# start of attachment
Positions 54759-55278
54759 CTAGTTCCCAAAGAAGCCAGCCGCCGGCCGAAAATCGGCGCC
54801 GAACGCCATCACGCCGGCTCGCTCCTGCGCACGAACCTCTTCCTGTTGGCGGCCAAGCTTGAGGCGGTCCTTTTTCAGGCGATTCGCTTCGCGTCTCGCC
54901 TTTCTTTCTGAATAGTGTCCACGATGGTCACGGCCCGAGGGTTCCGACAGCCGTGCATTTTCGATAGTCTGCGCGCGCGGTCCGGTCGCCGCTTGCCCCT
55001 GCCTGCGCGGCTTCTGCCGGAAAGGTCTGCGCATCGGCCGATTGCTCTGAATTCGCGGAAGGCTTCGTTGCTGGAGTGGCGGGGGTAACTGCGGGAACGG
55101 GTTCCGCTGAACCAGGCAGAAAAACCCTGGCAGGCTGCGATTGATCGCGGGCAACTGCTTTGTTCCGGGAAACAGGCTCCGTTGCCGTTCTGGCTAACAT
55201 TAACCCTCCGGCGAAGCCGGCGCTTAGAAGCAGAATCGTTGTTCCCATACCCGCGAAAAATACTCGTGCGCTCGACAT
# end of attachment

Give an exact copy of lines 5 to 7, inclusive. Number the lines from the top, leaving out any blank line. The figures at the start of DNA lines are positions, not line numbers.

55001 GCCTGCGCGGCTTCTGCCGGAAAGGTCTGCGCATCGGCCGATTGCTCTGAATTCGCGGAAGGCTTCGTTGCTGGAGTGGCGGGGGTAACTGCGGGAACGG
55101 GTTCCGCTGAACCAGGCAGAAAAACCCTGGCAGGCTGCGATTGATCGCGGGCAACTGCTTTGTTCCGGGAAACAGGCTCCGTTGCCGTTCTGGCTAACAT
55201 TAACCCTCCGGCGAAGCCGGCGCTTAGAAGCAGAATCGTTGTTCCCATACCCGCGAAAAATACTCGTGCGCTCGACAT